WASHINGTON, May 8 (UPI) -- Small professional armies are much more popular for large, prosperous, secure nations and empires to run than massive conscript armies. That is why the army of the Roman Empire for hundreds of years was far smaller than the enormous citizen armies that the old Roman Republic was able to raise in earlier centuries from a seemingly limitless reservoir of sturdy yeoman farmers in the Italian peninsula.
It is also the reason why France has continued to operate its Foreign Legion for decades with great success even after it no longer needed large conscript armies to fight major wars in Europe or in its major counterinsurgency campaigns around the world in countries like Algeria and Vietnam.
Any serious move to re-establish military conscription in the United States would likely be a political catastrophe that would destroy any administration in Washington that ordered it. Unlike the period from World War II through the Korean War, there is not, and there has not been for decades in the United States, any broad-based agreement across the political spectrum that mass conscription for military service is either desirable or necessary. Both the American liberal left and the libertarian, free-market wing of the conservative movement would fiercely oppose it.
However, in coming decades the United States may be rocked by terrorist attacks or waves of serious pandemic disease, either from natural causes or, as United Press International columnist and leading fourth-generation war analyst William S. Lind has warned, from diseases that have been deliberately genetically engineered.
If any of those dire scenarios come to pass, and if the U.S. government fails to provide effective protection against them, individual states or local smaller communities may rally to their National Guard forces or to their state, country and town law-enforcement agencies in far greater numbers.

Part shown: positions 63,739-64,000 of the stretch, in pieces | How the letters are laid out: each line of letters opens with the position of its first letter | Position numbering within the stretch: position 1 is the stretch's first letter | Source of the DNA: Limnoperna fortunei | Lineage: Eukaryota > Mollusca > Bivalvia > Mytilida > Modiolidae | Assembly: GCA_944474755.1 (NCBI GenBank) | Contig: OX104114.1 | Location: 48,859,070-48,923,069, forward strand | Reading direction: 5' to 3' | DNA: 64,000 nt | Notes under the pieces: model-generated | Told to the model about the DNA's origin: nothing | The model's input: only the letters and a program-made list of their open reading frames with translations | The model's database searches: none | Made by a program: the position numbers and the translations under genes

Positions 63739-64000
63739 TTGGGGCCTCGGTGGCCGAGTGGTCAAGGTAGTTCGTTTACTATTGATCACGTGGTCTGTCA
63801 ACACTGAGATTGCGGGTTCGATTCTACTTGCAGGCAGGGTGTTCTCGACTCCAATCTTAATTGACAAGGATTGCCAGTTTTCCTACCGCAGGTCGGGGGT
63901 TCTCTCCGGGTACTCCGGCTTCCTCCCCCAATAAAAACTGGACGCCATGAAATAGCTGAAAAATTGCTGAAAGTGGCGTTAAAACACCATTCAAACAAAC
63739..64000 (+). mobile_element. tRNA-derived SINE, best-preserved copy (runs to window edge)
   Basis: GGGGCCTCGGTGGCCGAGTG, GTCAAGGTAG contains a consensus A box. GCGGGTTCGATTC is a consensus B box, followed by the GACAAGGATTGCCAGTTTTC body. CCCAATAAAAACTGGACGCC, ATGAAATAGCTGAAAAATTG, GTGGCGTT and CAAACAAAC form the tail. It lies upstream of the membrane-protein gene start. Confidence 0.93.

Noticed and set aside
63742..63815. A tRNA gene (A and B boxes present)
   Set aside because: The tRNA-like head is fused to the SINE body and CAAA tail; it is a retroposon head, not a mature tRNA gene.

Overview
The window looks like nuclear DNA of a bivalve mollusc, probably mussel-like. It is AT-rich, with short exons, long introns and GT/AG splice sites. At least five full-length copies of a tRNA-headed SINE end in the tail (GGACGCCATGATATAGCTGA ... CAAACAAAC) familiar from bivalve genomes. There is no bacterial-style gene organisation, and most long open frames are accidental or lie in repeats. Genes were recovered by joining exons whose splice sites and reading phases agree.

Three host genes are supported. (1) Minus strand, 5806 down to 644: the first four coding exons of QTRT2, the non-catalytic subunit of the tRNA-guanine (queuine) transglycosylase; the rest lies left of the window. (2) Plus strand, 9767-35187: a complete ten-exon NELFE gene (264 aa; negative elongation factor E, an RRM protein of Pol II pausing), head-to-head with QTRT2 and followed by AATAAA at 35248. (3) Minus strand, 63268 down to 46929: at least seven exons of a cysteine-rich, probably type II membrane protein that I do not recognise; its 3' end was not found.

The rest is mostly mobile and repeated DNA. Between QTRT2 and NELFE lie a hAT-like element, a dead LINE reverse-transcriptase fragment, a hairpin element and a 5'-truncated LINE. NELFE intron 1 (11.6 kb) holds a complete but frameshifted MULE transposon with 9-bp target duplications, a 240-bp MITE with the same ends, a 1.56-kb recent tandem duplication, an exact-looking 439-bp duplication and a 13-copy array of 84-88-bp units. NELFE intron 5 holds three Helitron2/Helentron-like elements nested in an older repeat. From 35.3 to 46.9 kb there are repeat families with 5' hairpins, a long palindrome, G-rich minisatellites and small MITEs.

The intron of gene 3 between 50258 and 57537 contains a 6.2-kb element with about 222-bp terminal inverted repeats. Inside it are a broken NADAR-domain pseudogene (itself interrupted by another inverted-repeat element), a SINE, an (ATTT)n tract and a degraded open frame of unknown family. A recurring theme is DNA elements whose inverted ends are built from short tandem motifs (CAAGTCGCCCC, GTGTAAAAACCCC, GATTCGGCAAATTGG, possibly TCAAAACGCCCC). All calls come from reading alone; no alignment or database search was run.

This may prove to be necessary because, as Gen. David Petraeus, the most eminent authority in the U.S. armed forces on counterinsurgency conflict in the 21st century, has rightly warned, the basic job of any military force fighting guerrilla/terror groups carrying out terrorist attacks is to protect the public from them, and this always requires a high ratio of armed forces to the total population.
This reasoning was behind Petraeus's successful surge policy in Iraq over the past two and a quarter years that dramatically reduced the levels of violence there. It is notable that the incidence of suicide bombings in Iraq is rising again following President Barack Obama's announcement that he wants to reduce U.S. troop levels there by more than 100,000 by the end of next year.
It is very expensive to expand the numbers of a skilled elite professional force like the current U.S. Army and U.S. Marine Corps in a large way. The same principle applied to the old Roman army 1,800 years ago. That is because the benefits and relative pay scales offered to professionals being recruited out of a generally peaceful and prosperous society cost a lot of money, especially when lifelong pensions, education packages and healthcare after retirement from the professional forces are factored in.
Nations like Israel, which has continued conscription, or India, which maintains a large land army relatively cheaply, are not limited by the cost constraints of relying solely or primarily on a professional force.
But in the coming 21st century age of wars, having excellent but relatively small land forces, as we have noted in previous analyses in this series, is not going to be enough. For the nature of war is changing -- and not for the better.
Part 8: The origins of war in the 21st century